The Soviet government tonight reported that radiation levels in Kiev were "somewhat higher" than normal, as signs accumulated of rising concern in that Ukranian city and other areas outside the original 18-mile danger zone.
The statement on Kiev's radiation, issued by the news agency Tass and read on the evening television news, quoted the Ukrainian health minister, Anatoly Romanenko, as saying it posed no health risks.
The government said radiation levels near the nuclear station, where a serious accident occurred, last month had "substantially decreased" and that the cleanup around Chernobyl was "nearing completion."
The latest government statement, provided along with a spate of press reports from the area, came as residents of Kiev, 60 miles south of Chernobyl, called relatives in Moscow to report new anxiety in the city, although foreign visitors said there was little evidence of panic.
A crowd was reported at Kiev's train station in the morning, and plane and train tickets out of the city reportedly were difficult to get. But the Soviet Union is in the middle of the holiday period between May 1, socialist Labor Day, and May 9, Victory Day, which could explain the rush of travelers.
A Canadian diplomat in Kiev told his embassy today that "reports of panic in the streeets were grossly exaggerated," one western diplomat said.
However, the lack of news in Kiev, the Soviet Union's third largest city, with a population of 2.4 million, apparently has created an undercurrent of unease among residents. Foreigners were stopped in the street and asked for information, milk was scarce in some neighborhoods, and radiation checks were being made available to Soviet citizens and foreigners, according to reports reaching Moscow.
Apparently in response to these accounts, Tass reported late tonight that although life is normal in Kiev, "of course there is also anxiety. Especially parents are concerned about their children."
Summer holidays are near, and lines have appeared at ticket offices, Tass confirmed. The agency said extra trains and planes are being added.
Tass also quoted Romanenko as saying on local television that people in Kiev did not need to take "preventive medicines" to counteract effects of the radiation. "All questions connected with the influence of the environment on the population's health are kept under unflagging control," he said.
Soviet scientists are uncertain, but believe that the hot nuclear fuel core in the Chernobyl reactor may have melted down through the floor and possibly even broken through the bottom of the plant into the earth underneath, according to a report on National Public Radio Wednesday.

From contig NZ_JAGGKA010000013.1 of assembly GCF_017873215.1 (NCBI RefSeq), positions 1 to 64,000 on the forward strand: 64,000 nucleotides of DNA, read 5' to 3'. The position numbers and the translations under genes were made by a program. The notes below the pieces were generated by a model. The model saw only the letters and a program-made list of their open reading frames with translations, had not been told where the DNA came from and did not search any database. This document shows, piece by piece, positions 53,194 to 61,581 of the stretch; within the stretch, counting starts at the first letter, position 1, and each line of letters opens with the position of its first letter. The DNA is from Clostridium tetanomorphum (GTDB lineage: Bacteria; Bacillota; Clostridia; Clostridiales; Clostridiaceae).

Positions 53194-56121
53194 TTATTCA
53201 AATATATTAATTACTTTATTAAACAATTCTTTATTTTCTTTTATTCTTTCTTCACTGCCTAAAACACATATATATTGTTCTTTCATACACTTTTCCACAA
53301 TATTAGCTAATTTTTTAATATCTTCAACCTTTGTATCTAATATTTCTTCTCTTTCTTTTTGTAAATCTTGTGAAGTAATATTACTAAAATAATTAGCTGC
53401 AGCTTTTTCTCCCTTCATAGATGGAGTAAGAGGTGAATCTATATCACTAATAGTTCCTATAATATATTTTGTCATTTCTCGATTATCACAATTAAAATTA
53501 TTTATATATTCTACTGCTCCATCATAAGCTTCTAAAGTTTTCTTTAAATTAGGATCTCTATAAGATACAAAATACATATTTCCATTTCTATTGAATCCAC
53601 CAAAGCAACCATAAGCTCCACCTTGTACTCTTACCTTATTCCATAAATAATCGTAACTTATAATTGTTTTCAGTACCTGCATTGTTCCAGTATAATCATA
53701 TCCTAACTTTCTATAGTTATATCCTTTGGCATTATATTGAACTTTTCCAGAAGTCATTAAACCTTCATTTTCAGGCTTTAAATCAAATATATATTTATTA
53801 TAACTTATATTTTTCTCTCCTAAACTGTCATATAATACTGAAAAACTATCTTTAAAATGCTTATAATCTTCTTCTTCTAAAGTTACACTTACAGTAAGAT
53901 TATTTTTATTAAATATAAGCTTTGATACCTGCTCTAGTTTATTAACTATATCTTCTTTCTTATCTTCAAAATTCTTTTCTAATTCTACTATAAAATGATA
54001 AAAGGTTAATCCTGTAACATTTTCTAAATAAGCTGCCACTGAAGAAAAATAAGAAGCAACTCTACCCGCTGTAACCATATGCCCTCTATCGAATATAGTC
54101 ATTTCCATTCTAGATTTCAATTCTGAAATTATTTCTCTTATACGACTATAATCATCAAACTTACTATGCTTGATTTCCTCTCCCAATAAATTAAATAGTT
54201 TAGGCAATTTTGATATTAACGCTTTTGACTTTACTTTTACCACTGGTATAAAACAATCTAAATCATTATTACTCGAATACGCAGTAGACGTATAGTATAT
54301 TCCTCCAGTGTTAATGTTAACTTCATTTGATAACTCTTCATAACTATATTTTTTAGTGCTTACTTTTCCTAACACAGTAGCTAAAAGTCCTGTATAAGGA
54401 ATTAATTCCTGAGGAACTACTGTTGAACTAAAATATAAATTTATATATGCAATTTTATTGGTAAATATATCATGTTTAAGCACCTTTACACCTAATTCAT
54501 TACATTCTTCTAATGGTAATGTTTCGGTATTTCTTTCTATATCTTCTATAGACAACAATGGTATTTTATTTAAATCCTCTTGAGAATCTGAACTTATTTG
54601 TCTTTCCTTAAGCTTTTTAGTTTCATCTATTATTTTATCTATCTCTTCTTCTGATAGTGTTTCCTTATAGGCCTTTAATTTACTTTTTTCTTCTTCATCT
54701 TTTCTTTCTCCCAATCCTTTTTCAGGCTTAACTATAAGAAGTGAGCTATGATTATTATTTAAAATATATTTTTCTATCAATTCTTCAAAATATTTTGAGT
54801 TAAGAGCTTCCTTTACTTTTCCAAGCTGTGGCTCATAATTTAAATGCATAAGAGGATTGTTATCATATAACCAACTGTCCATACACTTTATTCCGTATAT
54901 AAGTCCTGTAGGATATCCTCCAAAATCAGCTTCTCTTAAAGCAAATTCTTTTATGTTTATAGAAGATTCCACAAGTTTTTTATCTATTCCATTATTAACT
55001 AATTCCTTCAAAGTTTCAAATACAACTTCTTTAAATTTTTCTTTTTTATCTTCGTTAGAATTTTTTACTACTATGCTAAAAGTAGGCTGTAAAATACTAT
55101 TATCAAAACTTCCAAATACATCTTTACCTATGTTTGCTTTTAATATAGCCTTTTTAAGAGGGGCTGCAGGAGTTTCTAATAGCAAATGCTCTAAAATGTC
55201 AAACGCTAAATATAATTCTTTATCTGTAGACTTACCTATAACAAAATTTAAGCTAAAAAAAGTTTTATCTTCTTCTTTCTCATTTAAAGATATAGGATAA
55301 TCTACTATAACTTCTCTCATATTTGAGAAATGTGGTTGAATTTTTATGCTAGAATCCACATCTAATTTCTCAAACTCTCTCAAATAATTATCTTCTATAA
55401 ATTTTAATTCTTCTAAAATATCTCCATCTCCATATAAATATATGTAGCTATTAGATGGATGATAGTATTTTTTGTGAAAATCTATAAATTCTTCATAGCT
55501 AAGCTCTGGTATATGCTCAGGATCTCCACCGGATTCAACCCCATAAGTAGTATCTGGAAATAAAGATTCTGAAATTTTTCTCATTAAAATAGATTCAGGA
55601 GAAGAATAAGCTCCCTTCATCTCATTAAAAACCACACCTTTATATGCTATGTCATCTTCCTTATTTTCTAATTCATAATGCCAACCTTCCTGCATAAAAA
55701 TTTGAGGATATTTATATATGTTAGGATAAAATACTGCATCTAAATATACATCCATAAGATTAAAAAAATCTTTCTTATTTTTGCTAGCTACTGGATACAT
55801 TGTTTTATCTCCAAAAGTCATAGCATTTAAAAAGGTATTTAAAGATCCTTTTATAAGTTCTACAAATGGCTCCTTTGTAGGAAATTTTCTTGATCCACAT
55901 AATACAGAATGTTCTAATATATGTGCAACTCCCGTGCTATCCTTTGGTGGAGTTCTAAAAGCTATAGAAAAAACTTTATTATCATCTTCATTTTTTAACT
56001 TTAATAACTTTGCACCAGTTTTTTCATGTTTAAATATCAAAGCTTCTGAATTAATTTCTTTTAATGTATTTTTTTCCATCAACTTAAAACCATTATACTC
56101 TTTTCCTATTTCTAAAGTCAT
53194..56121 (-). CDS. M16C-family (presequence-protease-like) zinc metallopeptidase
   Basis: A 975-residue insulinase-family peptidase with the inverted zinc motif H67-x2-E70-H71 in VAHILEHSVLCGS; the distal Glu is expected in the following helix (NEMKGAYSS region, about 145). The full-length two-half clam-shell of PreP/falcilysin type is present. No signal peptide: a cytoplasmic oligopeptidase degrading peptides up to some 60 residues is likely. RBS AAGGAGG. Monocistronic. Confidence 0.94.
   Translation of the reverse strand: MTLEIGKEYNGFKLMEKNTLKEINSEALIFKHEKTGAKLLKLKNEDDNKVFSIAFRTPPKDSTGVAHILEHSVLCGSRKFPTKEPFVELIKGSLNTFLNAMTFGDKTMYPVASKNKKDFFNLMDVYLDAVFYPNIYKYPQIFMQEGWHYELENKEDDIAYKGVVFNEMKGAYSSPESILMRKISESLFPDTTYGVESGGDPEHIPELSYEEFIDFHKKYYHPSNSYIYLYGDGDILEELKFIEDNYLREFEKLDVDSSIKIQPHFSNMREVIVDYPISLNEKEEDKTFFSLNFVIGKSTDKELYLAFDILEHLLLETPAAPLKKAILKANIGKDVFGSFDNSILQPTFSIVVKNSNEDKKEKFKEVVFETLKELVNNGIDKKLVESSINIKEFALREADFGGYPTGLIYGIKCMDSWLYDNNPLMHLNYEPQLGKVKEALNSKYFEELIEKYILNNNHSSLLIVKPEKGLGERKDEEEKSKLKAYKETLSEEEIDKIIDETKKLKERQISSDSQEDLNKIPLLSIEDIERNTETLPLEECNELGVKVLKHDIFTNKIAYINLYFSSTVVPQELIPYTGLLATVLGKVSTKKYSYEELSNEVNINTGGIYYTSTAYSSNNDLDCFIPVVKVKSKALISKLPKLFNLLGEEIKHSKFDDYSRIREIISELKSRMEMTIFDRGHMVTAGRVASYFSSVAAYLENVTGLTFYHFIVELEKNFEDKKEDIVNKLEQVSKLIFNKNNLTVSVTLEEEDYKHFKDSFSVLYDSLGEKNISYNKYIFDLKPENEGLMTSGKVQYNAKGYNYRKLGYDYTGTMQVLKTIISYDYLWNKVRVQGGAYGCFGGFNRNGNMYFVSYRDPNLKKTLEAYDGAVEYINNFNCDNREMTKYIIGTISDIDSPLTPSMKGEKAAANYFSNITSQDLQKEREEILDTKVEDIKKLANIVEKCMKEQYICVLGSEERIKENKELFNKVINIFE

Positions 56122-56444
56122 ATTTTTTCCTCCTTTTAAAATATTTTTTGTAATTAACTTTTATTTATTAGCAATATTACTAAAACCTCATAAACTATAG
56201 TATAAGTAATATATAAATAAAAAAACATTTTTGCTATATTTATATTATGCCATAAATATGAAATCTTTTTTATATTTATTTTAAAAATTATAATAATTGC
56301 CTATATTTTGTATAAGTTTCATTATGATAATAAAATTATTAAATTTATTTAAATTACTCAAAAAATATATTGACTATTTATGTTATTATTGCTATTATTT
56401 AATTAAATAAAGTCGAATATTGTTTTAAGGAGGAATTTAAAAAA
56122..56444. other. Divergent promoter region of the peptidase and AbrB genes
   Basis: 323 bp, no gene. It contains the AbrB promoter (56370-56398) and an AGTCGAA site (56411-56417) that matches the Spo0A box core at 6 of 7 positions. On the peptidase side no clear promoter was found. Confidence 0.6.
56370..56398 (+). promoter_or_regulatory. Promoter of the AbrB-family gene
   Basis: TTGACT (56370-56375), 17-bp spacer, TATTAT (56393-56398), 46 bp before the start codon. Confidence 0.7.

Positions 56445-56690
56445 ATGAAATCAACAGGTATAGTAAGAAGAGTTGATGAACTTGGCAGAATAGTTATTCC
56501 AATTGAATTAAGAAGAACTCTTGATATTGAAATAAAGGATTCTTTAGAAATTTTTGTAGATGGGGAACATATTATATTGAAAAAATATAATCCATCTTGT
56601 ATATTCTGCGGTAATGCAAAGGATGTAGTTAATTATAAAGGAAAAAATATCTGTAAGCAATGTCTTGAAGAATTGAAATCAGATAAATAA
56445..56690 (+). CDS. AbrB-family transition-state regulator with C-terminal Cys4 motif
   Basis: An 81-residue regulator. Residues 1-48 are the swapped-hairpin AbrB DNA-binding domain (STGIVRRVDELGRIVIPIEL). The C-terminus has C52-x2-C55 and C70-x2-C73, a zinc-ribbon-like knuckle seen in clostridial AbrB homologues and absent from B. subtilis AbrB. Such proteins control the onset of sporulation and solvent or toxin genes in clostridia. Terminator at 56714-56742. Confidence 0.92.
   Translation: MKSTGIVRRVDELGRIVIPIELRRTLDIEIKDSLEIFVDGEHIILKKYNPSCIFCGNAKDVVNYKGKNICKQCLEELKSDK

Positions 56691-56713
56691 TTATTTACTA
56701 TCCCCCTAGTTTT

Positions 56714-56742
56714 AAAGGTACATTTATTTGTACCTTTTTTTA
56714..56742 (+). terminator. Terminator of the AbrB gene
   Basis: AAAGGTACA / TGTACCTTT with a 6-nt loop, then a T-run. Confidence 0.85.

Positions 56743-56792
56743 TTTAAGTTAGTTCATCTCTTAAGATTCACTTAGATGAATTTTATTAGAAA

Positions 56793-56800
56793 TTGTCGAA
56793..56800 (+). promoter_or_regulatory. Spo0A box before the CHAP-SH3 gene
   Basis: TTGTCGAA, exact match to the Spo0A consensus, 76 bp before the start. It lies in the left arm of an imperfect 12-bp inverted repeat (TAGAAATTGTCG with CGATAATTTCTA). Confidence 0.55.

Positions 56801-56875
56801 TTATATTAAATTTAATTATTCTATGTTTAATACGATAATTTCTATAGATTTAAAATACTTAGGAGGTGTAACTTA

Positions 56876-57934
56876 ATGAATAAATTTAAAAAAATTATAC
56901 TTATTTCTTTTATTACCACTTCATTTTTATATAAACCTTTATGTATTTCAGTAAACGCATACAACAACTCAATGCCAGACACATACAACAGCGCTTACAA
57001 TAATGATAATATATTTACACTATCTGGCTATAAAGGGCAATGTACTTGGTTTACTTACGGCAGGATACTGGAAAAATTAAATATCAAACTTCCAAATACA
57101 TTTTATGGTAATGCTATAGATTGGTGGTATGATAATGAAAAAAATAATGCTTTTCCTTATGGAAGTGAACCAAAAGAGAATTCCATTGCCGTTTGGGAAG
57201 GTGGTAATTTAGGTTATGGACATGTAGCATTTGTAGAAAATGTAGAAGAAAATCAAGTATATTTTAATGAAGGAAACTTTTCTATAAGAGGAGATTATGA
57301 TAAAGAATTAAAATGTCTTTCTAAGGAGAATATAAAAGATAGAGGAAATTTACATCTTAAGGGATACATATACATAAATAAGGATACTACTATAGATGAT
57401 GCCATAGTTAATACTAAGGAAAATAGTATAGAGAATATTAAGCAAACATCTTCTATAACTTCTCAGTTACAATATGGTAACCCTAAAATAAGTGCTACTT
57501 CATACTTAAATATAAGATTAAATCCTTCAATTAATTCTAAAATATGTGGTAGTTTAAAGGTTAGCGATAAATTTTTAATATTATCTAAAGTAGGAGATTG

The report cited a West German nuclear expert who has been consulting with the Soviet second secretary in Bonn on how to handle problems connected with the accident. The German expert said the Soviet diplomat in previous days had asked for advice on how to fight a graphite fire. But now, the diplomat has come back with questions about what happens if the core melts through the concrete floor of the building, and how quickly the radioactive uranium can contaminate ground water.
Hermann Rininsland, of the West German Nuclear Research Center, said, "The reason for all these questions was that they fear that there is a molten core or partially molten core that has . . . gone through the basement," NPR reported. Rininsland said, "We all believe it; I believe it, too. This molten material has penetrated this basement."
A Kiev Communist Party official today was quoted as saying that all vegetables for sale in the shops are checked twice, once in the field and once in the shops.
Soviet newspapers, which for 10 days carried only terse government announcements on the accident, today, for the second day, carried stories providing more details on the accident, the evacuation and life in the area.
Most accounts said the major evacuation effort began April 27, a day after the accident, involved 1,100 buses and lasted less than three hours.
In an interview with Tass correspondents carried in the newspaper Sovietskaya Rossiya, Grigory Revenko, first secretary of the Kiev regional Communist Party committee, said the most difficult task had been to persuade rural people to leave their homes.
"Many peasants did not want to abandon their homes,"Revenko said. "But we could not risk their lives, or their health. Therefore, in many cases, we had to persuade them."
Revenko praised people now working at the nuclear power station, said by Soviet officials at a press conference yesterday to number 150.
But Revenko said, "We cannot only supply optimistic information. One cannot hide a sin: There were particular workers who in difficult conditions did not display the necessary steadfastness or readiness to be at the front line."
Revenko's criticism of the initial response to the accident followed comments made in Moscow yesterday by Boris Shcherbina, deputy prime minister and head of a government investigating commission, who said Moscow had not been given a full picture of the situation by local officials.
Some confusion has arisen over the date of the main evacuation from Pripyat and three other towns surrounding the power plant. Yesterday, the Communist Party newspaper Pravda, the first to provide details of the accident at Chernobyl, indicated that the evacuation took place Saturday, April 26. Officials at a press conference yesterday said it took place on Sunday, the 27th.
A Tass account today said the evacuation in Pripyat, the town of 25,000 that lies closest to the nuclear plant, took place "immediately after the accident."
But in Izvestia, the government newspaper, a detailed account of the evacuation efforts said that planning began on the 26th when republic officials began to arrive.